Institutional Persistence and Change
Saturday, Jan. 5, 2019 2:30 PM - 4:30 PM
- Chair: Daniel Berkowitz, University of Pittsburgh
Colonial Origins and the Persistence of Communal Land Ownership
AbstractLand property rights are central to economic development. In many communities, chiefs wield significant influence in land allocation. Scholars of African colonial history often emphasize the role of British colonial rule in strengthening the control of chiefs over land resources. Using micro data on a survey of adult citizens from anglophone and francophone countries Sub-Saharan Africa, we find a highly robust empirical pattern in support this thesis. Chiefs are more likely to be in charge of land allocation in anglophone countries (as compared to francophone countries). This result holds among various specifications, including discontinuity analysis focusing on observations near anglophone-francophone borders. The finding highlights the potentially persistent effects of colonial rule on contemporary land institutions.
A Positive Effect of Political Dynasties: the case of France’s 1940 enabling act
AbstractThe literature on political dynasties in democracies usually considers dynasties as a homogenous group and points out their negative effects. By contrast, we argue that political dynasties may differ according to their origin and that democratic dynasties - dynasties whose founder was a defender of democratic ideals - show a stronger support for democracy than other dynasties. This conclusion is based on the analysis of the vote by the French parliament on July 10, 1940 of an enabling act that granted full power to Marshall Philippe Pétain, thereby ending the Third French republic and aligning France with Nazi Germany. Using individual votes and newly-collected data from the biographies of the members of parliament, we observe that members of a democratic dynasty had a 7.6 to 9.0 percentage points higher probability to oppose the act than members of other political dynasties or elected representatives belonging to no political dynasty. Suggestive evidence points to the pro-democracy environment of democratic dynastic politicians as the main driver of this effect.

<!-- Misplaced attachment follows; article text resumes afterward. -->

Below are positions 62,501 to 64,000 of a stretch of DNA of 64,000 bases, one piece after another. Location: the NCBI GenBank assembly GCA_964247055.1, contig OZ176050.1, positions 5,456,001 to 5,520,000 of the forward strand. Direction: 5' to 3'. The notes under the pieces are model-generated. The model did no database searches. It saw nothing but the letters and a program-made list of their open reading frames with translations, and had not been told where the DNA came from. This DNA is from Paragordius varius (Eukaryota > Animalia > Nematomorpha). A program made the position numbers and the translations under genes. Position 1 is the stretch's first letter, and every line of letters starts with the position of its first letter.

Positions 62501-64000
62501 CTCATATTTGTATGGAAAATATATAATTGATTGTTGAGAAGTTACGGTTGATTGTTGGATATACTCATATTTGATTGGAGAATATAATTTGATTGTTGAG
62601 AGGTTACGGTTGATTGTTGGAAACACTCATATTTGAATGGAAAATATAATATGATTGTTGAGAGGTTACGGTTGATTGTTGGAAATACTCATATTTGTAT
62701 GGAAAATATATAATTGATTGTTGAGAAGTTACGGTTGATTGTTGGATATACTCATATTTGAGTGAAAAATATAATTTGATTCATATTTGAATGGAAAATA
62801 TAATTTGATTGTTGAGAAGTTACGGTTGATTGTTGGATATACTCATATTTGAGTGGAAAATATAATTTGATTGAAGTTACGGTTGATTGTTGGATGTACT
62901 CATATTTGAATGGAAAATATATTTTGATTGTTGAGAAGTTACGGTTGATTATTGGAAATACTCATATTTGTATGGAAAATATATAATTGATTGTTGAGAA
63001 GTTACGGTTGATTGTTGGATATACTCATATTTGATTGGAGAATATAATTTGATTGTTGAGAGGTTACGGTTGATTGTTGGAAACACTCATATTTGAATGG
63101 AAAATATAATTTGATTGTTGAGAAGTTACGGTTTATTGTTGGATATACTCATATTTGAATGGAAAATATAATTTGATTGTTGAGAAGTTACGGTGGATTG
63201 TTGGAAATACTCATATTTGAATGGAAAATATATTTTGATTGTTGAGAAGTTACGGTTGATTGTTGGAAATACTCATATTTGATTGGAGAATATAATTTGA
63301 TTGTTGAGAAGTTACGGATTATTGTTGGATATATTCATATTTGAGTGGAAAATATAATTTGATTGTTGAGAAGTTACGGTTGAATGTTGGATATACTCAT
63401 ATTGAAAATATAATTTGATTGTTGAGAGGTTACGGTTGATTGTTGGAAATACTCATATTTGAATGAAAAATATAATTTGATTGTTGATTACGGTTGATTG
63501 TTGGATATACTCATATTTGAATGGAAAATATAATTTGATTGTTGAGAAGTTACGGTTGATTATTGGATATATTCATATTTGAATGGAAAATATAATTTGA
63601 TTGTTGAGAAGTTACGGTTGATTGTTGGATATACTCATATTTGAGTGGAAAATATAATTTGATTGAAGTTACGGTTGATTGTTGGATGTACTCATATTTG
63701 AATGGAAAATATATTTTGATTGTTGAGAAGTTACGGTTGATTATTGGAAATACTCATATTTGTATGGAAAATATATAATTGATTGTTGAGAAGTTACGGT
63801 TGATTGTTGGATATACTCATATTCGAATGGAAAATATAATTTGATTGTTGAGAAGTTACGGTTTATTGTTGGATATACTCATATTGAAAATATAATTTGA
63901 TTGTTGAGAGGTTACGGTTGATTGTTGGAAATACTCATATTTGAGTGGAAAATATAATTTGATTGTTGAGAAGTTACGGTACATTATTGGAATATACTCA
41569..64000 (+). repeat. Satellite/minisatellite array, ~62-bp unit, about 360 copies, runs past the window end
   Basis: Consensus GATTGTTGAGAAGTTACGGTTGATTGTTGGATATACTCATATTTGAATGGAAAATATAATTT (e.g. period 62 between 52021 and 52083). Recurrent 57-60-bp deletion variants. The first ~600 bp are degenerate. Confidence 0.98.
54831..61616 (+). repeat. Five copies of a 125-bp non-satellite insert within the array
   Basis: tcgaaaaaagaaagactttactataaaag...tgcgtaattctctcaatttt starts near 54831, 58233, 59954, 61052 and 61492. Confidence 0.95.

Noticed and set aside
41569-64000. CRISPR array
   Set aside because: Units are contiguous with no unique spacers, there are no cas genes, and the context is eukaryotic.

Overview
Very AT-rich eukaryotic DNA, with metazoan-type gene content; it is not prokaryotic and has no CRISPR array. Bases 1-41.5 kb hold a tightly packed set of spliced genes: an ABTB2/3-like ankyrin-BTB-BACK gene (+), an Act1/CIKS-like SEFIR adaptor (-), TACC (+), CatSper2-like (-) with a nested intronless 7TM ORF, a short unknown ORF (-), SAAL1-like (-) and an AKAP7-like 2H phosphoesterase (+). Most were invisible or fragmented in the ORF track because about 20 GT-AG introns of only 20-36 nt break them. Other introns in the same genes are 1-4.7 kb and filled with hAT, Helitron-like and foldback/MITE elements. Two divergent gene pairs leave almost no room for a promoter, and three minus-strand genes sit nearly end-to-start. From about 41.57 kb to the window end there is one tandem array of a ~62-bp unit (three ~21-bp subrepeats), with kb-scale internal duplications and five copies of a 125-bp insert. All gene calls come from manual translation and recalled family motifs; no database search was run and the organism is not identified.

Historical Legacies in Savings: Evidence from Romania
Pompeu Fabra University
University of Pittsburgh
University of New South Wales
- P5 - Comparative Economic Systems
- O1 - Economic Development